- performance-oriented grammar optimizer (POGO)
A tool for controlled language checking and generation.
- permanent consumer
In WMI, an event consumer whose registration lasts until it is explicitly cancelled. See also: event consumer, temporary consumer.
- permission class
A class that defines access to a resource or defines an identity by supporting authorization checks. See also: permission object.
- permission object
An instance of a permission class that represents access rights to resources or identity. A permission object can be used to specify a request, a demand, or a grant of permission. See also: permission class.
A feature of the Web Parts control set that enables end users to personalize (modify) Web Parts controls and save the personalized settings. Personalization can apply to individual users (user scope) or to all users (shared scope). See also: Web Parts controls, Web Parts control set.
- personalization scope
The state of a Web Parts page that determines the range of users to which personalization changes apply. The WebPartManager control determines the personalization scope for a Web Parts page. The PersonalizationScope enumeration provides two possible scopes (Shared and User) that a page can be in at any given time. In shared scope, personalization changes made to shared controls apply to all users. In user scope, personalization changes made to shared and per-user controls apply only to the specific user. See also: personalization, Web Parts page.
- per-user control
A dynamic Web Parts control that can be personalized and permanently deleted from a page for an individual user only. A per-user control appears on the page only when the page is in user scope. Note that a per-user control can have properties that are both user-scope and shared-scope for personalization purposes. See also: personalization, Web Parts controls.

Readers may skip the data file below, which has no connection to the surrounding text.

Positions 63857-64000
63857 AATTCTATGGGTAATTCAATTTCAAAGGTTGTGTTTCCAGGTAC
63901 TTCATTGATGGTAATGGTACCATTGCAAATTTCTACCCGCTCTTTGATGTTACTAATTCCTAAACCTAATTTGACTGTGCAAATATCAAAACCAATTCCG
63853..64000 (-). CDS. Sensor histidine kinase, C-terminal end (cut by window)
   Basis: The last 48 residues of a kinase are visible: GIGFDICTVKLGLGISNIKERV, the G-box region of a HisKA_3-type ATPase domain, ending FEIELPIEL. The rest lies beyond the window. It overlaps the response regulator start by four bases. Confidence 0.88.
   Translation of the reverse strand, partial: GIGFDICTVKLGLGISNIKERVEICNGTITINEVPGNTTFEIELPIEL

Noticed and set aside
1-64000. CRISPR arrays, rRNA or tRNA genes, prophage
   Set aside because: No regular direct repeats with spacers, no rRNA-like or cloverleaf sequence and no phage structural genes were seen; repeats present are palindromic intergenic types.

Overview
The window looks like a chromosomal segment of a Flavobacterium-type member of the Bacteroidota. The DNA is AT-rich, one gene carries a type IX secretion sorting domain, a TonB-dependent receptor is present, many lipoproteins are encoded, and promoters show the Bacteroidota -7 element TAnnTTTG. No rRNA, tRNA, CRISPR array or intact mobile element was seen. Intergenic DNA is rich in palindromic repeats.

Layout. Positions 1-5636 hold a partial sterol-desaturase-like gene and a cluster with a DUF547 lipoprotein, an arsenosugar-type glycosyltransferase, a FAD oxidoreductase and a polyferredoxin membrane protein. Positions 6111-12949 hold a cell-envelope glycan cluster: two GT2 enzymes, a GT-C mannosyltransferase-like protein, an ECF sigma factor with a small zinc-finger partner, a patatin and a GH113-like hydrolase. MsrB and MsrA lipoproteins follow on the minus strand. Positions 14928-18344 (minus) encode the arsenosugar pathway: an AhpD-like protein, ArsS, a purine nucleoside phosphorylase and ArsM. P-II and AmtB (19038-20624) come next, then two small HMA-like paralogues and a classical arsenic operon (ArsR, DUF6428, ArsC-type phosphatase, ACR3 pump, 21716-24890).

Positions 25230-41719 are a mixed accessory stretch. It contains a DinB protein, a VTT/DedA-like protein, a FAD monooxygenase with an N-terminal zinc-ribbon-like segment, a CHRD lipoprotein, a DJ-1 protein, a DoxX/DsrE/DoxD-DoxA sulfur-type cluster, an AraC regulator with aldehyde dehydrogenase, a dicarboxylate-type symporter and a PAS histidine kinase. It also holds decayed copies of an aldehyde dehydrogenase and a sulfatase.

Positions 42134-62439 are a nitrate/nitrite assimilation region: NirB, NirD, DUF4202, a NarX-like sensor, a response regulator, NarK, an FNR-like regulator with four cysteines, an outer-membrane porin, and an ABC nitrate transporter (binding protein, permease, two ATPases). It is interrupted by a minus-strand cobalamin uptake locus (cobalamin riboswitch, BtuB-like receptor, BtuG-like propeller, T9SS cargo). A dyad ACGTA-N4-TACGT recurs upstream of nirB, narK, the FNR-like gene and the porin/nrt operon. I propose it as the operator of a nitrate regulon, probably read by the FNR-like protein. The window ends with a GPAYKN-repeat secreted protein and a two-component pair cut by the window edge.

In the .NET Framework add-in programming model, represents a linear communication model of segments that exchange data between an add-in and its host. Starting from the host end, the pipeline has the following sequence of segments: host, host view of the add-in, host-side adapter, contract, add-in-side adapter, add-in view, and the add-in. See also: add-in, add-in-side adapter, add-in view, contract, host, host-side adapter, host view of the add-in, segment.
- platform invoke
The functionality provided by the common language runtime to enable managed code to call unmanaged native DLL entry points.
- portable executable (PE) file
The file format used for executable programs and for files to be linked together to form executable programs.
The process in which a Web page sends data back to the same page on the server.
In ASP.NET, the process of submitting an entire Web site to a compiler. The resulting Web site output runs without needing to be compiled on first request and does not require source code to be deployed to a production server.
- primary interop assembly
An assembly containing definitions of COM types that is distributed and digitally signed by the author of the COM component. Visual Studio uses a registered primary interop assembly by default when a developer references a type in the corresponding type library. See also: assembly, interop assembly.
In .NET Framework security, represents the identity and role of a user, and acts on a user's behalf. See also: role.
- private assembly
An assembly that is available only to clients in the same directory structure as the assembly. See also: assembly, shared assembly.
- private view state
State information that is written as a hidden field, such as the form that is currently active or the pagination information for a form.
- profile property
In ASP.NET, a property that can store information for each unique user and that is managed automatically by ASP.NET. When users visit the site, ASP.NET associates each user with a unique ID and can then read and write profile property values for the user.
- program database (.pdb) file
A file that is used to store symbolic information about the compiled application.
- project node
In Visual Studio's solution explorer, the node in the treeview with the name of the current project.
See other term: prologue
A sequence of code instructions at the start of a function that preserves registers, sets the CPU state, and establishes the stack. Different calling conventions use different prologues.
In the .NET Framework, a class member that is like a public field, but that includes features such as versioning, encapsulation, and the ability to execute additional logic through get and set accessor methods. See also: encapsulation, field, version policy.
In WMI, a name/value pair that describes a unit of data for a class. Property values must have a valid Managed Object Format (MOF) data type.